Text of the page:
All ETDs from UAB

Advisory Committee Chair

Qinglin Yang

Advisory Committee Members

Amanda Brown

Pi-Ling Chang

Document Type


Date of Award


Degree Name by School

Master of Science (MS) School of Health Professions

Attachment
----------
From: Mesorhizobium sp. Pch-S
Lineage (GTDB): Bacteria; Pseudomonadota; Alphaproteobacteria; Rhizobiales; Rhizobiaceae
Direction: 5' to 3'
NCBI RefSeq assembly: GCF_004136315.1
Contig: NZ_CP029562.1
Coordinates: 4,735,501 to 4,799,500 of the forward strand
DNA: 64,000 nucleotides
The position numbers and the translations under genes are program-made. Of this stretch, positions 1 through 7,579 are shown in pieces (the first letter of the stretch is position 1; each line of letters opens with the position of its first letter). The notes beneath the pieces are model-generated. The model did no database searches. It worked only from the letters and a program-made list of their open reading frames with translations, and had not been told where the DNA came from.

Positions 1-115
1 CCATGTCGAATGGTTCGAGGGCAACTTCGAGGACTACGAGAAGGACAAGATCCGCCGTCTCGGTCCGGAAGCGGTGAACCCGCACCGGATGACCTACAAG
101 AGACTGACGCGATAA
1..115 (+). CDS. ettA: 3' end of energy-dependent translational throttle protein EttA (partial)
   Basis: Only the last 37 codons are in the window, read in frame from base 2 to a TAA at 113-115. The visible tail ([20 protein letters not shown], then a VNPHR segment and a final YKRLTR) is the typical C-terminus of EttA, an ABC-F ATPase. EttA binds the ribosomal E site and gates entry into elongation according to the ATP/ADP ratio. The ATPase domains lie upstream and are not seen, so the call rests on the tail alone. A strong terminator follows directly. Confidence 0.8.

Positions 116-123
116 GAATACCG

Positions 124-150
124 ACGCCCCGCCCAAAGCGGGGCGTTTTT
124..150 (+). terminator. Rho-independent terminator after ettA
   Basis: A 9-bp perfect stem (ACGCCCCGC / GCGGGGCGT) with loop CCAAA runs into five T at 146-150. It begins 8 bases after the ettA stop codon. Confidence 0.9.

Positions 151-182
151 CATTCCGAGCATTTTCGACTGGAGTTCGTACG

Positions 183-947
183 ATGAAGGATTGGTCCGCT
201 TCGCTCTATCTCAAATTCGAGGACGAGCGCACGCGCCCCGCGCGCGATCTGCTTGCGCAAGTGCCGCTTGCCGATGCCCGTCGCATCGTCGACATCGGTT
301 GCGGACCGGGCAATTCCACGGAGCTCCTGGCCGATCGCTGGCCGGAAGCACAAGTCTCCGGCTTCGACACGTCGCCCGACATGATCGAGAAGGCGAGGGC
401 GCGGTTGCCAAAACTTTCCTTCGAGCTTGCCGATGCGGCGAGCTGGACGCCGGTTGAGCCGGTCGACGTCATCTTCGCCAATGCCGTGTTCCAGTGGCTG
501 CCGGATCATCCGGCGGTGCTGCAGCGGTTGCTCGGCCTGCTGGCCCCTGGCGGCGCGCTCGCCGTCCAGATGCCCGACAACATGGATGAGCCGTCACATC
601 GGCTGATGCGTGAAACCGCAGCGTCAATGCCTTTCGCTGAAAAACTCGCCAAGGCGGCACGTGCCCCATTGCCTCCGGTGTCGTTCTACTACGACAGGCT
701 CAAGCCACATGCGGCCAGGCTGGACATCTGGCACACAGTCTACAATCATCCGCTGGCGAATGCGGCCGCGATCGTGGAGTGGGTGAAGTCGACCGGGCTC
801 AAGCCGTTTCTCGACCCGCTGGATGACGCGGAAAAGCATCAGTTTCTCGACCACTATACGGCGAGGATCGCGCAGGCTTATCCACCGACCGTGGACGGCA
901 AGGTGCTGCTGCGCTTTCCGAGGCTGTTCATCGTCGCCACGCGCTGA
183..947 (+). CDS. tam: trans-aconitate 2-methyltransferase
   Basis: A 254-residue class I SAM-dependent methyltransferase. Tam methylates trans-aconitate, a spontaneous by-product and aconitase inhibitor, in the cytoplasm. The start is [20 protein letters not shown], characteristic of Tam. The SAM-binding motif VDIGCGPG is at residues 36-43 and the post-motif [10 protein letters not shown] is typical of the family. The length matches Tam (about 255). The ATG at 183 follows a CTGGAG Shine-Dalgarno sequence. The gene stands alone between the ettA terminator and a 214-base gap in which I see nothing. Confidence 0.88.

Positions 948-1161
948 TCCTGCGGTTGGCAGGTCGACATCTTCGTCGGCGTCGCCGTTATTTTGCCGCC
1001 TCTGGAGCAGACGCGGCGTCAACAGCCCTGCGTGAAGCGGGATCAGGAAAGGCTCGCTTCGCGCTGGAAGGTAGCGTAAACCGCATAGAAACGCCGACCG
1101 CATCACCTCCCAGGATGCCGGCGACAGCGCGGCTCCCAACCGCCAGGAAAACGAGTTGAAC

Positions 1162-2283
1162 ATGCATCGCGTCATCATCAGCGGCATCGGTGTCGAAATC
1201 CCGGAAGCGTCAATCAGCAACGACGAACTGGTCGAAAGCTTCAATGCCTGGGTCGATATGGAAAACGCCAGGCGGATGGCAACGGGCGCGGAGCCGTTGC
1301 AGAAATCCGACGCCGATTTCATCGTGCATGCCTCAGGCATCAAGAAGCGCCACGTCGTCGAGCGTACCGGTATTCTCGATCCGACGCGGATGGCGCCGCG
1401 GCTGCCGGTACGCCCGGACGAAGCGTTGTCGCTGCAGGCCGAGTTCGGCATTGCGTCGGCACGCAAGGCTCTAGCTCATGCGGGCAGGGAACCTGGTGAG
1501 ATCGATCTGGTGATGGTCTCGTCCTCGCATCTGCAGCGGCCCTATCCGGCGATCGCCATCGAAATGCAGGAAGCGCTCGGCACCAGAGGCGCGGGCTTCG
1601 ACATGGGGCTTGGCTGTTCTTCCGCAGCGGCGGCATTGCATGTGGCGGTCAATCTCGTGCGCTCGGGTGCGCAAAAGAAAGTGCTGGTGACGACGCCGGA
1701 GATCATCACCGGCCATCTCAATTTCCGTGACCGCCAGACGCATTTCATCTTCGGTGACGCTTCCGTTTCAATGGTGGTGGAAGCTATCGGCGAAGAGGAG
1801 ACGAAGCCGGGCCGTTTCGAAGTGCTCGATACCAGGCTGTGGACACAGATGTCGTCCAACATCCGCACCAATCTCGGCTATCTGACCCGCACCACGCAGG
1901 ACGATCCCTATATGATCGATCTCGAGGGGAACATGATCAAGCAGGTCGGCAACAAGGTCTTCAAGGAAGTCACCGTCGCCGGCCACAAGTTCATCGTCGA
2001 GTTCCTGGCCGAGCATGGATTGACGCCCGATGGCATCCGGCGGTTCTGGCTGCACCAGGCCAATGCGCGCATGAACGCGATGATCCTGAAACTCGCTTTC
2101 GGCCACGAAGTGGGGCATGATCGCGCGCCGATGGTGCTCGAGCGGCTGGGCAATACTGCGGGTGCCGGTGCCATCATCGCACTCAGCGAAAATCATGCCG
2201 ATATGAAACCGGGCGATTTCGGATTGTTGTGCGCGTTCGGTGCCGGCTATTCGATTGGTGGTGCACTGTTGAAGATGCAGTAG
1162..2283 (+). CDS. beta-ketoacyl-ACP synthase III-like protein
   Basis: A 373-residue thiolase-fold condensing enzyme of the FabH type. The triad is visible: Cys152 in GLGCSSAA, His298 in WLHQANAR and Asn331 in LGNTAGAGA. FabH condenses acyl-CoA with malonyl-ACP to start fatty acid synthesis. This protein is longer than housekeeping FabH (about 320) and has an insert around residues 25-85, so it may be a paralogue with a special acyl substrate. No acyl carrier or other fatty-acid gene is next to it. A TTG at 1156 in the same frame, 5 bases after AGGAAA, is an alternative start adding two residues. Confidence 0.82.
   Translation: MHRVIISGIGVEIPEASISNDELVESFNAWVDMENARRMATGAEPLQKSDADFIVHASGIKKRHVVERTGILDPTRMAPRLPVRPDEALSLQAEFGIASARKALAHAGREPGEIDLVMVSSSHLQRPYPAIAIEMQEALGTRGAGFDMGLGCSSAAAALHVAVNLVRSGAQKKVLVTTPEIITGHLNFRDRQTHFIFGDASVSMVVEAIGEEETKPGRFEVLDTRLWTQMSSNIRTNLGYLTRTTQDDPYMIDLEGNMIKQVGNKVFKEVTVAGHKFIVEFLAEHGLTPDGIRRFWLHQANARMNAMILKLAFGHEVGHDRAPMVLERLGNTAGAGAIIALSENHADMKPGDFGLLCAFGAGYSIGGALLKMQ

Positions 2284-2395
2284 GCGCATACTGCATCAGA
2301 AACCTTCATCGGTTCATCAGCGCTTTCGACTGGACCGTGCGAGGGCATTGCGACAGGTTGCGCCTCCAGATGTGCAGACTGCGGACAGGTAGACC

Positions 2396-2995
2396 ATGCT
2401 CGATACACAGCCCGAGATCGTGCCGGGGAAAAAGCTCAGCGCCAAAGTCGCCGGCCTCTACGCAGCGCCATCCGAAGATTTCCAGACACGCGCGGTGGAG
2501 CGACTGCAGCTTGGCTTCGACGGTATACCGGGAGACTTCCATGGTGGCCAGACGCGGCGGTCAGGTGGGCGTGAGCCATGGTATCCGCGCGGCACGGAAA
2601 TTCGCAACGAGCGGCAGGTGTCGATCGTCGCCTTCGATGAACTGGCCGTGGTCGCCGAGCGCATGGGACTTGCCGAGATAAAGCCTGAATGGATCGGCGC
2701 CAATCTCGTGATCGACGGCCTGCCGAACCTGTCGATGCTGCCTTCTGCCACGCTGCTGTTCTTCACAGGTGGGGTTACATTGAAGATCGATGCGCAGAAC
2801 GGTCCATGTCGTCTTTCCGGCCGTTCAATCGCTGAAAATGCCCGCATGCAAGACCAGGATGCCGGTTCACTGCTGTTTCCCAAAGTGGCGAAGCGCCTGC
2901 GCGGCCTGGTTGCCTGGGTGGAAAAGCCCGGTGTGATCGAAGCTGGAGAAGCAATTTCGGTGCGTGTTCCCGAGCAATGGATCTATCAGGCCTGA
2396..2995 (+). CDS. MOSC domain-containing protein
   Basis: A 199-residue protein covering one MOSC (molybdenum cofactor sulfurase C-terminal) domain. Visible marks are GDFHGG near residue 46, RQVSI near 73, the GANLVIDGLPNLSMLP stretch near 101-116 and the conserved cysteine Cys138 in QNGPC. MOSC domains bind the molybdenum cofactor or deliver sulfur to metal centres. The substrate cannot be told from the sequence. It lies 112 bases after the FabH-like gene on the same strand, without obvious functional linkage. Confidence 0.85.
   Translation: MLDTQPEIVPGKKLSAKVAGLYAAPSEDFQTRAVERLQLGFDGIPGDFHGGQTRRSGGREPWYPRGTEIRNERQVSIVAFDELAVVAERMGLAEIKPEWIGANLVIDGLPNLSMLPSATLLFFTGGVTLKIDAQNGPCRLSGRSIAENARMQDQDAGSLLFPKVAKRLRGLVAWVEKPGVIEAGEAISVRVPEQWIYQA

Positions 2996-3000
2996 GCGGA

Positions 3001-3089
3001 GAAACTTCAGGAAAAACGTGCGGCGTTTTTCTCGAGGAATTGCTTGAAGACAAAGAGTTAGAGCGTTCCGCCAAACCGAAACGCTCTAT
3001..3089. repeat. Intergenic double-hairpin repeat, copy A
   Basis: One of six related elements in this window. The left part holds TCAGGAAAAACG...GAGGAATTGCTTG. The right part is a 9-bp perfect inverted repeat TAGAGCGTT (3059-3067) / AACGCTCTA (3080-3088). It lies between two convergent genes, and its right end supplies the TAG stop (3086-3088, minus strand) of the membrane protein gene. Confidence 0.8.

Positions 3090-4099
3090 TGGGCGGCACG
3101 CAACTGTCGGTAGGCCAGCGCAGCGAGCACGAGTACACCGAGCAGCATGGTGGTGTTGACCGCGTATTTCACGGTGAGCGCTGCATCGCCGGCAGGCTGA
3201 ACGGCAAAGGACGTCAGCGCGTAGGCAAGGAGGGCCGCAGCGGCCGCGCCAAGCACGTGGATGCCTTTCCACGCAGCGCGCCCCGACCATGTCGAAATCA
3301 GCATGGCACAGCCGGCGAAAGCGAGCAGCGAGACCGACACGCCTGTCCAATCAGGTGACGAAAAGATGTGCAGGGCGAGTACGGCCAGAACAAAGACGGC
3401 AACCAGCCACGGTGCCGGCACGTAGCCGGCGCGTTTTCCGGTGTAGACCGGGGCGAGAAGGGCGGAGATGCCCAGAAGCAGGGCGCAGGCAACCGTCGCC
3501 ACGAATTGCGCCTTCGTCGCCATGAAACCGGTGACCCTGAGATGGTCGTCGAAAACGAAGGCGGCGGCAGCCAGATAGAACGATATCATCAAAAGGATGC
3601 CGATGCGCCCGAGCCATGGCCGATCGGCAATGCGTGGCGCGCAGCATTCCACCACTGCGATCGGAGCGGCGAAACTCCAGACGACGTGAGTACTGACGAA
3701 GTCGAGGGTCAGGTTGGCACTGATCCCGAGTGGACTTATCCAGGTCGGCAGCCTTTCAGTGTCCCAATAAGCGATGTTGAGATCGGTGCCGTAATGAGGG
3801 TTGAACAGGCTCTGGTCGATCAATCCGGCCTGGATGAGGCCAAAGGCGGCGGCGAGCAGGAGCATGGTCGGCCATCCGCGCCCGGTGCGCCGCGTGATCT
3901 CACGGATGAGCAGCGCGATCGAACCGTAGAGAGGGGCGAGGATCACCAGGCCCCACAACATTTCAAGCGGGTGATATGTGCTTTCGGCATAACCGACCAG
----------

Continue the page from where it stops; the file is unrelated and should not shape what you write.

Liver X receptors (LXRs) are important regulators of cholesterol, fatty acid, and glucose homeostasis. Many researchs focus on the liver, but tissue-specific roles of LXRs in other tissues remain elusive. Based on in vitro studies on cultured cells, the roles of LXRs in skeletal muscle have been proposed. Nevertheless, the in vivo roles of LXRs in skeletal muscle remain lacking. Skeletal muscle is an important insulin targeting tissue, which plays a key role in regulating insulin sensitivity. Abnormal lipid metabolism and homeostasis have been demonstrated to play a crucial role in the development of insulin resistance in skeletal muscle. To understand the tissue-specific role of LXR in regulating metabolism in skeletal muscle, and subsequently insulin sensitivity, a skeletal muscle-specific LXR knockout mouse model was generated. Strikingly, we observed that these mice were susceptible to diet induced insulin resistance. Recent reports suggest that LXR deficiency related metabolic disorder may play a crucial role in the exacerbated diet-induced insulin resistance. Further study on lipid content revealed that under chow diet, skeletal muscle LXR deficiency mice showed no sigificant diference in body weight and body composition, compared to control groups. However, under high-fat diet, skeletal muscle LXR deficiency mice showed increased body weight and fat mass, decreased lean mass and altered lipid content (increased triglyceride, free cholesterol and decreased NEFA level in skeletal muscle, with increased NEFA in plasma). Taken together with the observed impaired insulin sensitivity, the abnormal lipid homeostasis may be attributed to LXR deficiency related lipid and cholesterol metabolic disorders and to insulin resistance in skeletal muscle LXRdeficiency mice. Therefore, skeletal muscle LXR is a potential therapeutic target for insulin resistance and diabetes.